Installation costs of ventless products are up to 60 percent less than the cost of installing vented heating appliances as there is no need to cut through exterior walls or create an expensive chimney or vent system.
Any of the 62 million homes that are supplied with natural or propane gas can inexpensively have a professional install a ventless gas heater, fireplace, stove or log set. Installation usually takes less than an hour.
Ventless products can be installed in just about any room, from hard-to-heat basements and additions, or in rooms used less frequently. Ventless products can even be installed outside to provide heat for your outdoor living areas.
Unlike vented products, which have limitations on their placement, ventless products can be put just about anywhere on an inside wall, under a window, in a corner or in the middle of a room - any area with access to a gas line.
Always check with your local codes as there are some restrictions on placement.
U.S. authorities rigorously review appliances and their installation guidelines to determine those that are approved. The eight primary U.S. model building codes all permit the installation of ventless gas products. No code that has permitted the products has ever been revised to limit their installation.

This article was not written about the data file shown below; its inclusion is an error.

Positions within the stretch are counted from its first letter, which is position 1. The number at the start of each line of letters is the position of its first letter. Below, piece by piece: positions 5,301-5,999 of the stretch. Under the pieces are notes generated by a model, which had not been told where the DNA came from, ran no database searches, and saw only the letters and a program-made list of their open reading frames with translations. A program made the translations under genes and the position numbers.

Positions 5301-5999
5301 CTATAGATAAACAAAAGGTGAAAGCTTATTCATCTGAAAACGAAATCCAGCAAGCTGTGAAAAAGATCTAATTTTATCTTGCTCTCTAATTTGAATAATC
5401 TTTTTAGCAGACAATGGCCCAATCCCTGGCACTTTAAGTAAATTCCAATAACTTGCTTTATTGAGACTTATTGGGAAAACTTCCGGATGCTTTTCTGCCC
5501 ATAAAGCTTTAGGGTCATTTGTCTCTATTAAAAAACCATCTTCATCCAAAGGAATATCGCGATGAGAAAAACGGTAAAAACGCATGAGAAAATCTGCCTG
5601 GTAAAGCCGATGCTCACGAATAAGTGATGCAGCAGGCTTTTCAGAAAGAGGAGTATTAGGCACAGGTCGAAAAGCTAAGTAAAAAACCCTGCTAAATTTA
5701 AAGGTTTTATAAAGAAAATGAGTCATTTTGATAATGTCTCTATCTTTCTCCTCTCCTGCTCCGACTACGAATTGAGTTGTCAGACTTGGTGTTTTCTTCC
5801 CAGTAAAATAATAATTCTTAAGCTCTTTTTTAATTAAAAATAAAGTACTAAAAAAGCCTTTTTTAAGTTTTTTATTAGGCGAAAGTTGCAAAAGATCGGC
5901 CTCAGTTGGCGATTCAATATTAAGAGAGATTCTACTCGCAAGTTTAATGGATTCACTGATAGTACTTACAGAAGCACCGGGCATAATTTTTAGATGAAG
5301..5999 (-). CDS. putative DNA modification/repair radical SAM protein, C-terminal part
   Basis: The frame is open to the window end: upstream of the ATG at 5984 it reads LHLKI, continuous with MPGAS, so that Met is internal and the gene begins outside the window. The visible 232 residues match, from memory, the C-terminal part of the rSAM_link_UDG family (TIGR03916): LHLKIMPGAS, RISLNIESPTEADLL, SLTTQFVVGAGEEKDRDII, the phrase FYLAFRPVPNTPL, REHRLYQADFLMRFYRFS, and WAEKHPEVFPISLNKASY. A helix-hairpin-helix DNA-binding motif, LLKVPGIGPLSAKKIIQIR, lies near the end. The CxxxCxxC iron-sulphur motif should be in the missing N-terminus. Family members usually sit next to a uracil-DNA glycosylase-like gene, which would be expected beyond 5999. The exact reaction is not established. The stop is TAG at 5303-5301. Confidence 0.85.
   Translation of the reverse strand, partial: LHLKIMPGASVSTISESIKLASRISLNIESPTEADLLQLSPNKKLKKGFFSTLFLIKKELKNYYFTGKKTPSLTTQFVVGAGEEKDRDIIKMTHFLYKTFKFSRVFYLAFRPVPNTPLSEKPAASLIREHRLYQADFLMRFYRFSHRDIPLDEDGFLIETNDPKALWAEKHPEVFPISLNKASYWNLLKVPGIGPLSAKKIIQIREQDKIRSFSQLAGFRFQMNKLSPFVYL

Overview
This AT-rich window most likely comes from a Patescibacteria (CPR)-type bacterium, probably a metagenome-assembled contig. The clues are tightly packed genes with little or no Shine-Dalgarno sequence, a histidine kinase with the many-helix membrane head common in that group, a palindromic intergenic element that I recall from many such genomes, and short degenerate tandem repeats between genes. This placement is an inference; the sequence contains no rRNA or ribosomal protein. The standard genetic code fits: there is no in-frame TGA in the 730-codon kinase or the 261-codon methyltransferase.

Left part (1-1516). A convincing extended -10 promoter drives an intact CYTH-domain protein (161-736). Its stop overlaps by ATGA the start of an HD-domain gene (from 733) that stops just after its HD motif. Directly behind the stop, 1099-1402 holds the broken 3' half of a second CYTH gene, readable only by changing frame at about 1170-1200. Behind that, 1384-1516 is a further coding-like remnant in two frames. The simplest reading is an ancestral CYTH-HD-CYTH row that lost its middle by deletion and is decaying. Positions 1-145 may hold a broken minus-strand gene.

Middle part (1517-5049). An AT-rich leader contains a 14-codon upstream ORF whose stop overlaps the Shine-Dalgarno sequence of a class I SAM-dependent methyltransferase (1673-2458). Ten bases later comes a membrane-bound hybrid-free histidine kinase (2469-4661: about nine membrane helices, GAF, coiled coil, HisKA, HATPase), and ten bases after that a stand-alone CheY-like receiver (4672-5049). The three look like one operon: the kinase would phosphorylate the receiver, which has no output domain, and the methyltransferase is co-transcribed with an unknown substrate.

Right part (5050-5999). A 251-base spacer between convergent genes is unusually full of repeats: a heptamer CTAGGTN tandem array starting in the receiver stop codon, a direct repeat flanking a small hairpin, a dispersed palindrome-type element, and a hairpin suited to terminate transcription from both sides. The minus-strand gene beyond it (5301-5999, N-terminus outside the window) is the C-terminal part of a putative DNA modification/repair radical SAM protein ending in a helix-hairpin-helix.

6 - Maintenance
Ventless products do not have chimneys, flues or vents that can get clogged, need repair or cleaning, or provide a conduit for unwelcome pests.
Ventless appliances, like all gas appliances, should be inspected annually for proper operation by a qualified service agency. This typically consists of a cleaning, checking the burner and inspecting the appliance's other key components and ignition system. Owners should review the product manual prior to operating the unit.
The other main benefit of ventless gas appliances is that they eliminate the need for chopping and hauling wood or cleaning ash from wood burning in a conventional fireplace.
7 - Footnotes
(1) A typical ventless fireplace consumes 26,000 Btus/100,000 Btus= .26 therms per hour x $1.415 per therm = $0.36/hr to operate.
(2) American Gas Association Fact Sheet
(3) Assumptions: Avg. home uses 756.41 therms/yr/avg. NG central heater is 80% efficient, provides 2/3rds the heat/avg. ventless appliance is 99.9% efficient, provides 1/3 heat